If we look at Greenaway's use of the figurative use of the colour red, it's meaning changes as we progress into the film. At the beginning of the film, we see the colour red as this rich, grand ostentatious colour and everything and everyone belongs to that room. Every character in the room is wearing the colour red, and it feels as though they all belong or are associated with the main character Albert Spica in the restaurant. All apart from one man who is introduced a little later into the film as a quiet mysterious character who wears a brown suit who reads books and later becomes Georgina's (Albert Spica's wife) lover. All the women wear red dresses or black with hints of red, whilst the men wear black suits with a red tie or bow tie, apart from the members of Spica's gang who all wear red sashes. This links back to Dutch Paintings of a typical Schutterijen group, who wear their company's colour sashes, portraying to the public powerful, rich, self-possessed men (see fig 3). An extremely large Dutch 17th Century painting called the 'Banquet of the officers of the St Geroge Civic Guard Company (1616), hangs in the restaurant (fig 4). It is a group painting of men sitting down all wearing the same outfit, which Albert Spica has fashioned himself and his gang to dress accordingly, looking over and watching everyone who sits at the restaurant (See fig 5). Many of the Dutch paintings of a company of men wore red sashes as it represents richness and power which Greenaway has adopted in order to portray and give the sense of power and control Spica and his group have. By making the gang dress in a similar way it signifies unity and strength. Furthermore this unifying of colour between the painting and Spica's gang, strengthens the idea that everything in the room is associated with him, giving colour a much more authoritative roll creating impact and a sense of control. However although Greenaway has referenced this to 17th century Dutch painting, and has imitated this look with Albert, he has exaggerated the look making Spica's clothes more flamboyant when in contrast to the period in which the film is set in, 1980s. Douglas Keesey states 'the merry makers in the Hals painting seem to look down in ironic disdain at Spica's gang gorging themselves below.'(Keesey, 2006 p.89) Nevertheless, this all adds to the rich overpowering feeling of the restaurant, and like the Dutch men in the group painting who would often display the painting in a public place, it can be seen as a metaphor for Albert's gang, displaying their power.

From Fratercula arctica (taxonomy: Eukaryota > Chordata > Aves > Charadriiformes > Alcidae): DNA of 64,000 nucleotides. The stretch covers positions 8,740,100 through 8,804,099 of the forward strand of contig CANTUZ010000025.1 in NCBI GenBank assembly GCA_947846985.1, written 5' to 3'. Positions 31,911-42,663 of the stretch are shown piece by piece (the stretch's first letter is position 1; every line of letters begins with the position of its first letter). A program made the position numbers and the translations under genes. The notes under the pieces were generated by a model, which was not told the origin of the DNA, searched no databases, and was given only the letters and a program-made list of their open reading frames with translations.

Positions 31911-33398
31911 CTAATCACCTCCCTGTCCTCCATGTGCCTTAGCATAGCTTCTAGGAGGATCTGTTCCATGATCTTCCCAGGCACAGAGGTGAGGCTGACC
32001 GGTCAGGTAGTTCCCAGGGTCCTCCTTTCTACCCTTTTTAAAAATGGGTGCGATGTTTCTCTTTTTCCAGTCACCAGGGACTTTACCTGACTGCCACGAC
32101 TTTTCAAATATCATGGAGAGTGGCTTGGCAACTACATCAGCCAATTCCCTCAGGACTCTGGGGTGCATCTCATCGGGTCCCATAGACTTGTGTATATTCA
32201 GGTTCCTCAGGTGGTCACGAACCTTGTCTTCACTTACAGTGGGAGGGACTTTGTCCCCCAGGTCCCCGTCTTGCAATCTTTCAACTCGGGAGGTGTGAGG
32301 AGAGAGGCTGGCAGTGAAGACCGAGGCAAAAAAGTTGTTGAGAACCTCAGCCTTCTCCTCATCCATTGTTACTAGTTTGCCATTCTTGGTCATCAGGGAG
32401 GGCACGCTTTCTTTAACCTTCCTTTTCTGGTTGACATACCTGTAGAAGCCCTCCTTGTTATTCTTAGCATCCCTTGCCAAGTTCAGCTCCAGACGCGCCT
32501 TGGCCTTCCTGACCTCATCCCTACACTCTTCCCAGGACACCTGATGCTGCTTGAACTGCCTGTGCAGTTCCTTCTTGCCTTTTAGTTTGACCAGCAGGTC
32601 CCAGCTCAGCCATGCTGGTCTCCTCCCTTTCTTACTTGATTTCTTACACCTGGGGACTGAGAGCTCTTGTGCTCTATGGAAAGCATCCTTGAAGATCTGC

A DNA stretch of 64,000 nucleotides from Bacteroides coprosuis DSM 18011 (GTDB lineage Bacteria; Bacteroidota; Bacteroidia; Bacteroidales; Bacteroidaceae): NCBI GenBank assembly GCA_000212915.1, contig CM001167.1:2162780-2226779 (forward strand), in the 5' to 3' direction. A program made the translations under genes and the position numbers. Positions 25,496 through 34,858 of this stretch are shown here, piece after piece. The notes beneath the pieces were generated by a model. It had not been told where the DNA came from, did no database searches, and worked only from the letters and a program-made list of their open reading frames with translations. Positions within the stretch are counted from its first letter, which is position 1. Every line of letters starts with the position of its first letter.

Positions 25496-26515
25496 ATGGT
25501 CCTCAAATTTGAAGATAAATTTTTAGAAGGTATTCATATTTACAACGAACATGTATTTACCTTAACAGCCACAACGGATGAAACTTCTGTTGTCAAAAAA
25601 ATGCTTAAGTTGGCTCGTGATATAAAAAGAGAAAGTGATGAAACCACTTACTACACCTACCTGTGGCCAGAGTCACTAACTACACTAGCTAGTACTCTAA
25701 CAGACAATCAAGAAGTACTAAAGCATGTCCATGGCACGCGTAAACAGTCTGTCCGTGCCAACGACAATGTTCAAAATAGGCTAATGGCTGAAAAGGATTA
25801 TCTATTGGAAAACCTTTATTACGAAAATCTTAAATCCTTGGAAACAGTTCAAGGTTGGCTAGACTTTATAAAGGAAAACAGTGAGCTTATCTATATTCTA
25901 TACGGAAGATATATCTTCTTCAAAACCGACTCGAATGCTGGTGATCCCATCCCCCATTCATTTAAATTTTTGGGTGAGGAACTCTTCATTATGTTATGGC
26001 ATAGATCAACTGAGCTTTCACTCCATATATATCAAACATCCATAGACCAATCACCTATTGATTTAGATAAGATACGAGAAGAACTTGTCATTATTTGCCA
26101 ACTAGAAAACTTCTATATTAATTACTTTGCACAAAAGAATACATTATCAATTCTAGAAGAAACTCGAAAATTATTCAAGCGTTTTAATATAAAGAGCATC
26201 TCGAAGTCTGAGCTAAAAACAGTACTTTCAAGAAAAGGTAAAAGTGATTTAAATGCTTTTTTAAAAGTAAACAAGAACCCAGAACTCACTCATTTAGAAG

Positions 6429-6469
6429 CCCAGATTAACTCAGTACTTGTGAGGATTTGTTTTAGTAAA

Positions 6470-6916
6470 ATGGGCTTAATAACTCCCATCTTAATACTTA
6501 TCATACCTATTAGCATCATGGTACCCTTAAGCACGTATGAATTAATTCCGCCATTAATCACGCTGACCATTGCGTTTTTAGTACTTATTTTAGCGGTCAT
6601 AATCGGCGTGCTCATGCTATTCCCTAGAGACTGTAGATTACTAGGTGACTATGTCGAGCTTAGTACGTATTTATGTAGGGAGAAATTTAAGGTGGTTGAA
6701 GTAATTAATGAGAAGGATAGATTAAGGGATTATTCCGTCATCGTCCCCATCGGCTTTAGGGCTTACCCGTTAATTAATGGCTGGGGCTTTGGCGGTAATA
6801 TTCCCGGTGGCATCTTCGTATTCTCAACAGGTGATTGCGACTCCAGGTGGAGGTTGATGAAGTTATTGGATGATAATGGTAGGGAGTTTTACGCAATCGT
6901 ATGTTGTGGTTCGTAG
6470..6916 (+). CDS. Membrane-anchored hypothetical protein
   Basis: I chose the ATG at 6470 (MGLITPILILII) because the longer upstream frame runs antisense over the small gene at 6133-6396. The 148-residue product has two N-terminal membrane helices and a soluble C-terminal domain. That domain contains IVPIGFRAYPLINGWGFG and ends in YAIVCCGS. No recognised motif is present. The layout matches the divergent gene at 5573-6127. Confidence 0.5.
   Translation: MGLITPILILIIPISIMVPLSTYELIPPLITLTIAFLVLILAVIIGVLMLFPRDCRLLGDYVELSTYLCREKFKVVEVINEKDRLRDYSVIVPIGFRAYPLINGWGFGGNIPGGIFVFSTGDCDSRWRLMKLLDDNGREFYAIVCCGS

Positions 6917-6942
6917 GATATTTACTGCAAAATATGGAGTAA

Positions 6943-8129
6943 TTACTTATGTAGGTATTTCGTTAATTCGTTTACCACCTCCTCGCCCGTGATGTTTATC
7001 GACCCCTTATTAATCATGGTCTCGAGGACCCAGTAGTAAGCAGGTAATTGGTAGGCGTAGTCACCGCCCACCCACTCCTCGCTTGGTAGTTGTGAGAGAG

Fig 5. Still from the Film 'The Cook, the Thief, his Wife and her Lover' (1989) Directed by Petergreenaway. Albert Spica and his gang in the restaurant dining room.

Van Manders, a Flemish born Dutch painter in the 17th Century, wrote a biography of artists from the Netherlands called the 'Schilder- Boeck' (1604). Over ten years of research, Van manders had written the 'first fully argued theory of Netherlandish painting, drawing and printmaking.' (Melion, 1992 p. xvii) In this book he discussed colour and its symbolism for understanding objects when artists have used them. He wrote that red 'equates to highness, courageous and boldness.' (Wheelock, 2005 p. 101) This link that Spica's gang and the men in the Dutch 17th century portrait and the fact that they both wear the same red sash, makes this the even more rich because the symbolism of what was meant in the 17th century of highness, courageousness and bold relates to the characters in the film in particular Georgina, who like what Douglas Keesey said about Hals men looking down on Spica and his gang, she also seems to do the same, and in the end has the courage to stand up to her husband. The colour red in western culture associate the meaning of red as love and passion, but can also mean danger and violence, which the spectator can connect to this film as the film unravels.